If Brenda M. Cotter was looking for a challenge when she took on the role of general counsel at Aereo Inc., she didn’t have to wait long.
When the New York-based tech company launched its service in February 2012 allowing subscribers to view streams of broadcast television on Internet-connected devices, it was met with almost immediate praise from everyone from The Wall Street Journal to PC Magazine.
Equally prompt was the reaction by the four major television networks: They sued Aereo in federal court for copyright infringement.
On April 1, 2013, the 2nd U.S. Circuit Court of Appeals upheld a lower court ruling and rejected the broadcasters’ claims, finding that Aereo’s streams to subscribers were not “public performances” and thus did not constitute copyright infringement.
The case is now headed for the U.S. Supreme Court. Meanwhile, for Aereo, the buzz — and customer base — continues to grow.
Cotter, whose office is in Boston, recently spoke to New England In-House’s Matt Yas.
Q. What’s the latest on the legal action?
A. We assented to the broadcasters’ request for review by the U.S. Supreme Court, which has agreed to hear the case this term. The reason that we agreed is because we want the matter resolved on the merits and not through a war of attrition waged by some of the most powerful companies in America against a small technology startup.
Q. What about being an in-house attorney appealed to you?
A. As much as I like lawyers, it’s great to have colleagues with diverse jobs and backgrounds. I love the close day-to-day working relationship with people and the fact that while we all bring different perspectives and skills to the table, we’re all working toward Aereo’s success.
Q. What drew you to the industry and/or Aereo specifically?
A. I’ve been an intellectual property litigator since my early days at Brown Rudnick, so that area of law has always interested me. What drew me to Aereo is the extraordinarily dedicated and talented team of people and Aereo’s mission to create a great product for the consumer. It’s unfortunate that the effort to enable consumers to use a modern version of an antenna and DVR, located remotely in the cloud, has met with so much resistance, but I deeply appreciate the opportunity to contribute to the policy and legal discussions that surround this case. Honestly, I cannot imagine a more interesting job than the one I have.
Q. In such an evolving field, do you feel the legislators and laws governing broadcast rights can keep up with the advancing technology?
A. The evolution of both law and technology are inevitable, and certainly the law will drive changes in technology and vice versa. But the key is making sure that the various impacts are well-understood before making fundamental legal pivots, and also making sure that we balance the various critical interests involved, including those of consumers, technology innovators and those who create content. In our particular case, I would make two comments: First, it’s critical to preserve the rights of consumers to access over-the-air television with an antenna and not to impair that right by limiting it to outdated technology; second, it is so important that companies who innovate in the technology field, or any field, can rely on existing law.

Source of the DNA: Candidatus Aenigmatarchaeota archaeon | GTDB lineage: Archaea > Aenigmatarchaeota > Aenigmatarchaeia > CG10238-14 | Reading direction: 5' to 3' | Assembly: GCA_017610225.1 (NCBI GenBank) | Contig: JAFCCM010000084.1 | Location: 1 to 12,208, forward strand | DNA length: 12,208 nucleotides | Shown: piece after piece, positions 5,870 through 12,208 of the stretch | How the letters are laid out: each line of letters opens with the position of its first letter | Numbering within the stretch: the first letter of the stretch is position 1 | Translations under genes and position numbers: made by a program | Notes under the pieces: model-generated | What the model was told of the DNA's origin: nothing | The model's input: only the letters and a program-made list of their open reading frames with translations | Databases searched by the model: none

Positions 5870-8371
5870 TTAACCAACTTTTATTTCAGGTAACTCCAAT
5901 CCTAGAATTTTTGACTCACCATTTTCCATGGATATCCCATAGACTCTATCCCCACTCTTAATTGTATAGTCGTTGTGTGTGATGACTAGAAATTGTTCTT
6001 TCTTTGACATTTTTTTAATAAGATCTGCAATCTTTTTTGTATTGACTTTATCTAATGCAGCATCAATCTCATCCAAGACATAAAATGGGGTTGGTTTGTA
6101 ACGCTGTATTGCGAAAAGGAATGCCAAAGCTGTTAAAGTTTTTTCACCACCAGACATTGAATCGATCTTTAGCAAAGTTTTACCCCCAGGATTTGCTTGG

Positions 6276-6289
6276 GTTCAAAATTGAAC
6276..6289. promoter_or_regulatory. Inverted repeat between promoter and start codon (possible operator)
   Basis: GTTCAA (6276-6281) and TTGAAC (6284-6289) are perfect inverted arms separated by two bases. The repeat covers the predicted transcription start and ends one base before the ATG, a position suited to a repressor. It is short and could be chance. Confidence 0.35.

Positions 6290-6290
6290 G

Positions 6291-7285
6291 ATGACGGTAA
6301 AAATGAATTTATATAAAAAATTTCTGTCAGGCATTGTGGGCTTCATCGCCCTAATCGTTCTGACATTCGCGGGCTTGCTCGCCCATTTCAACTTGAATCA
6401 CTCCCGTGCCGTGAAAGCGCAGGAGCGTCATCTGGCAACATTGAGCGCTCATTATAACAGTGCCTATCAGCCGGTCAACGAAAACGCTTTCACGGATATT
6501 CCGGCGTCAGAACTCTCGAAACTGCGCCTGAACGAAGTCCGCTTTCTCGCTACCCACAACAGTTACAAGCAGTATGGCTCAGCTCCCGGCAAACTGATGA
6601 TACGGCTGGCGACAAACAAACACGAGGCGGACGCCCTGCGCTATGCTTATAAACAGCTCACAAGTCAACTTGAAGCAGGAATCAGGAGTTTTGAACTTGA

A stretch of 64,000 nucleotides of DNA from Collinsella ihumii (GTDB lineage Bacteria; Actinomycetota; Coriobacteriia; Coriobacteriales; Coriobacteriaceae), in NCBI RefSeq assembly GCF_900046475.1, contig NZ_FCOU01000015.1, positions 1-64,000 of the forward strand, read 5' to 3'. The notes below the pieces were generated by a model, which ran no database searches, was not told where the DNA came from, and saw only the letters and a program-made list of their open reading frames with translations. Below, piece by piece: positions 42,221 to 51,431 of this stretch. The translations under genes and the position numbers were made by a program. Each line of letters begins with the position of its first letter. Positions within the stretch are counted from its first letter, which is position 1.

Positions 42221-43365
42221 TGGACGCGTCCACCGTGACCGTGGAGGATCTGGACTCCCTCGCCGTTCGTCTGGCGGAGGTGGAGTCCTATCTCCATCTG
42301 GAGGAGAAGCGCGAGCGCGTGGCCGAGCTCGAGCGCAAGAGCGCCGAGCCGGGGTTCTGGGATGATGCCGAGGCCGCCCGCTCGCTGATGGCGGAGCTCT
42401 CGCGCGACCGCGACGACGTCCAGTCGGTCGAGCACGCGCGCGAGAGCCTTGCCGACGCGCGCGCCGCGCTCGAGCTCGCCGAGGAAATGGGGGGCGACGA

Q. Do you feel the current environment helps or hurts you in your capacity as GC?
A. One of the most interesting aspects of being general counsel for any company is making sure that you are part of the conversation on issues that affect your company. Aereo is just one part of a larger dialogue about how people access and consume media in a changing world with advances in cloud storage, mobile devices and, in our case, advanced antenna technology. This conversation is good for Aereo and good for all of us.
Q. How extensively do you use Aereo in your own home?
A. My family uses our Aereo antenna and DVR, and we also subscribe to cable. A requirement of working at Aereo is to love television.
Q. How important is it for you to maintain contact with the engineers to stay informed on the technological end?
A. Critically important — and it is also one of the facets of being in-house counsel that is the most fun. When I first started, I think our chief technology officer was a little bit concerned about the limits of my math and physics background. But he is a great teacher, and all the engineering folks are very patient with me.
Q. What’s your most important function for the company in 2014? Do you see your role changing?
A. I have a number of functions that are all important to the company, but the most important is prevailing before the Supreme Court and making sure that consumers can continue to take advantage of easy-to-use, convenient and modern antenna/DVR technology.
Q. What do you like to do when you’re unplugged — or, more appropriately, unstreamed?
A. My favorite non-work activity is singing with my daughter in a local multi-generational chorus called Newton Family Singers.
Q. In another life, you would have been … ?
A. I can’t really imagine a better path than the one I am on.